The open door : homelessness and severe mental illness in the era of community treatment

PREFACEThe Open Door. The Mental Health System TransformedTHE DECLINE OF THE STATE MENTAL ASYLUMThe Coming of Age of PsychiatryMental Health Becomes a Federal PriorityThe Community Mental Health Centers Act of 1963Federal Health Insurance and Income Entitlements for the Disabled PoorInvoluntary CommitmentThe Right to Refuse TreatmentCommunity Treatment in Integrated SettingsThe Right to Quality of CareDEINSTITUTIONALIZATION AND THE RISE OF HOMELESSNESSThe Federal Response: “The Government Needs to Do More”The President’s Commission on Mental HealthHomelessness and Mental Illness in the 1980s: The American Psychiatric Association Task Force ReportThe Young Chronic Patient and the NIMH Task Force ReportHOSPITAL CARE IN THE ERA OF COMMUNITY TREATMENTMENTAL HEALTH CARE IN THE TWENTY-FIRST CENTURY: IMPLICATIONS FOR THE SEVERELY MENTALLY ILLREFERENCESVoluntarism and the Rise of AdvocacySHELTERING THE HOMELESS: ADVOCACY TAKES ON THE GOVERNMENTCivil Disobedience and Confrontation in the Nation’s Capitol: Mitch Snyder and the Community for Creative Non-ViolenceLegal Advocacy in New York City: The Coalition for the Homeless and the Right to ShelterThe Law and Mentally Disturbed Street People: The Self-Advocacy of Joyce BrownAdvocacy as a Spur to Federal Legislation: The McKinney-Vento Homeless Assistance Act of 1987THE PERSISTENCE OF HOMELESSNESS AND THE PERMANENCE OF HOMELESS ADVOCACYA Shelter Is Not a Home: Is Decent Housing a Basic Human Right?Advancing the Unmet Needs of the Poor and HomelessNational Alliance to End HomelessnessThe National Law Center for Homelessness and PovertyTHE MEDIA’S ROLE IN ADVOCACYADVOCACY IN THE TWENTY-FIRST CENTURY: A COLLABORATION OF THE CONCERNEDREFERENCESHomeless People with Severe Mental IllnessPOVERTY, DISADVANTAGE, AND ISOLATIONTHE INTERRELATIONSHIP OF MULTIPLE RISKS FOR HOMELESSNESSChildhood AdversitySubstance AbuseViolence and VictimizationCriminal BehaviorMedical ComorbiditiesInfectious DiseasesREFERENCESOvercoming the Problem of Disengagement from TreatmentWHY PEOPLE REJECT MENTAL HEALTH CARELack of InsightSelf-Declared Reasons for Rejecting TreatmentThe Stigma of Mental IllnessCharacteristics of People Who Refuse TreatmentAPPROACHES TO SERVICE ENGAGEMENTLeveraging Entitlements and HousingInvoluntary Inpatient TreatmentAssisted Outpatient TreatmentThe North Carolina Controlled TrialThe New York City-Bellevue Controlled TrialNon-Experimental Studies of New York’s Kendra’s LawThe British Controlled TrialThe Cochrane ReviewVOLUNTARY APPROACHES TO TREATMENT ENGAGEMENTShared Decision-MakingVoluntary and Involuntary Treatment: Future DirectionsREFERENCESMental Health Services Take to the StreetsTHE “EVIDENCE-BASED” STANDARD AND THE QUALITY OF AVAILABLE EVIDENCEOutreachDischarge PlanningCase ManagementStandard or “Broker " Case ManagementIntensive Case ManagementAssertive Community TreatmentCost-Effectiveness of Assertive Case Management for Homeless Mentally IIICritical Time InterventionAdaptations of Case Management: Integrated Dual-Diagnosis Treatment“Peer SupportThe Consumer as a Member of the Mental Health TeamENGAGING HOMELESS PEOPLE WITH MENTAL ILLNESS IN NEEDED CARE: NEXT STEPSUsing Costly Services EfficientlyIntegrating Health and Mental Health TreatmentMoving Toward RecoveryREFERENCESFrom the Streets to HomesLOW-COST HOUSING OPTIONS IN THE WAKE OF DEINSTITUTIONALIZATIONEmergency SheltersNew York City’s Aberdeen Hotel and the Origins of “Supportive Housing”The Evolution of Supported HousingHOW SUPPORTIVE HOUSING MODELS DIFFERAdmission Criteria: Housing First or Housing ReadinessThe Terms and Conditions for Treatment and ServicesService EnrichmentPermanence of TenancyEXAMPLES OF SUPPORTIVE HOUSING MODELS“New York/New York” Transitional HousingPermanent Supportive HousingSingle-Site Housing: Kelly Cullen Community, San Francisco, CaliforniaSingle-Site Integrated Housing: The Times Square, New York CityScatter-Site Apartment Housing: Pathways to Housing, Rural VermontTHE PROCESS OF OBTAINING HOUSINGREFERENCESChallenges to Bringing Housing to ScalePERMANENT SUPPORTIVE HOUSINGConsumer PreferencesThe Evidence for Supportive HousingHousing TenureAttrition: Why People Leave Supportive HousingCLINICAL, SOCIAL, AND SERVICE USE OUTCOMES OF PERMANENT SUPPORTIVE HOUSINGImpact on Use and Cost of ServicesImpact of Permanent Supportive Housing on Behavioral OutcomesConsumer SatisfactionEXPANDING HOUSING OPPORTUNITIES AND LEARNING MORE ABOUT HOW THEY WORKThe Importance of NeighborhoodThe Cost of Scaling-Up Permanent Supportive HousingMoving On: Where to Go from Single-Site Supportive Housing?Shared Housing: An Untapped Resource for Ending Homelessness?REFERENCESNational Initiatives to End HomelessnessTHE ACCESS PROJECT: ACCESS TO COMMUNITY CARE AND EFFECTIVE SERVICES AND SUPPORTSTHE TEN-YEAR PLAN TO END CHRONIC HOMELESSNESSThe Target Group: Chronically Homeless AdultsTracking Homelessness Nationwide: “Point-in-Time” CountsDevelopment of Ten-Year PlansStatus of Implementation of Ten-Year PlansOutcome of Ten-Year Plans to End Chronic Homelessness: Case Studies of Implemented PlansPortland, OregonWashington, D.C.Houston, TexasSan Francisco, CaliforniaSalt Lake County, UtahENDING CHRONIC HOMELESSNESSStaying the CoursePublic Will and Community EngagementCreative Funding for Permanent Supportive HousingREFERENCESCan Homelessness Be Prevented?POPULATION-LEVEL PREVENTIONHIGH-RISK PREVENTIONNew York City’s Homebase Program: Preventing the Loss of Existing Housing for At-Risk HouseholdsMassachusetts’ Tenancy Preservation Program: Serving Disabled People at High-Risk of HomelessnessDischarge Planning: Preventing Chronic HomelessnessA FUTURE STRATEGY FOR HOMELESSNESS PREVENTIONREFERENCESBeyond Housing: Opening the Door to Community ParticipationTHE RECOVERY MOVEMENTThe Medical Model of Illness and RecoveryBeing in Recovery: Developing a Meaningful Life Beyond IllnessCONFRONTING DISCRIMINATION AND THE STIGMA OF MENTAL ILLNESSSOCIAL INCLUSION AND THE HOMELESS MENTALLY ILLEvidence from Supportive HousingServing People with Multiple DisabilitiesTOWARD SOCIAL INCLUSION: THE PROMISE OF EARLY INTERVENTIONREFERENCES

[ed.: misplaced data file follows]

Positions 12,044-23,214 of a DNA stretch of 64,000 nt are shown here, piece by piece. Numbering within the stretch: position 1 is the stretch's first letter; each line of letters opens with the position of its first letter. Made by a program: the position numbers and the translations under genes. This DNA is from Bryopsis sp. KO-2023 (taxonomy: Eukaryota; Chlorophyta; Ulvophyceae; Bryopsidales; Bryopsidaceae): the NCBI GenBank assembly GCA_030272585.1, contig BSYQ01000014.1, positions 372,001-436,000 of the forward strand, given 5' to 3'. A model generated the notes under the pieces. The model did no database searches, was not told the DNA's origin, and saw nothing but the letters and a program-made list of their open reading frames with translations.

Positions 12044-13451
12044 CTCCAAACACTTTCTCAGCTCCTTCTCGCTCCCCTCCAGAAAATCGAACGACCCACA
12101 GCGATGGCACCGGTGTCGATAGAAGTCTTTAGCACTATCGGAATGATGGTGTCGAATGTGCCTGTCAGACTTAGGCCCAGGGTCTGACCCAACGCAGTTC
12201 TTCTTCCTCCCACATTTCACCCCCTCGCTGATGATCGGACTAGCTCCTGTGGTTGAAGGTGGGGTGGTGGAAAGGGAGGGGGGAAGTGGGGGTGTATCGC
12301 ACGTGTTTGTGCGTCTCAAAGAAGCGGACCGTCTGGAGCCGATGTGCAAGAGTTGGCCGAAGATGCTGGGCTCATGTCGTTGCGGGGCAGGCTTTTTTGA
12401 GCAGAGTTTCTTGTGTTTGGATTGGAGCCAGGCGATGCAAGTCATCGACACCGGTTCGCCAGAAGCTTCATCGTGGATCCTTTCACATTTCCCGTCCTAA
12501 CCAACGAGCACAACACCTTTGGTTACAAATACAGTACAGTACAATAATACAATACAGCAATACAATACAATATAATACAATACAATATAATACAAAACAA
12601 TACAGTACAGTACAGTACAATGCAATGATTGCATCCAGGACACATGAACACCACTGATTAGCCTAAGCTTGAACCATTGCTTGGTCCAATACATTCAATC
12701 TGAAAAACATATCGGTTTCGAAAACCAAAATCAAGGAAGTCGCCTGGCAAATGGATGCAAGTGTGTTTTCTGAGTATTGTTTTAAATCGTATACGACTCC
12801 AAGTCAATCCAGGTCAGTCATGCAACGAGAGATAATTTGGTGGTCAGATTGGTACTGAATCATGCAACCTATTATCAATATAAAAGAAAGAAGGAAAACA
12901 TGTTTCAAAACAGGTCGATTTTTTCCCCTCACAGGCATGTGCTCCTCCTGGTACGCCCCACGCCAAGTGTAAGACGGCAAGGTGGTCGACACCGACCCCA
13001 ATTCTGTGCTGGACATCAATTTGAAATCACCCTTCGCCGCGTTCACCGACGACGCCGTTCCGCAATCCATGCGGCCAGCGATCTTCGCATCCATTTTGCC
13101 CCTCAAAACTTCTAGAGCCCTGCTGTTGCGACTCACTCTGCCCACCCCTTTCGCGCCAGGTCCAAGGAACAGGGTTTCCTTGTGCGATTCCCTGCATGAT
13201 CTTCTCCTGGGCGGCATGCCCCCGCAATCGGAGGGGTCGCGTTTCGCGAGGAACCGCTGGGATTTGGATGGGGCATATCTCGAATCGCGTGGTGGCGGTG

Next >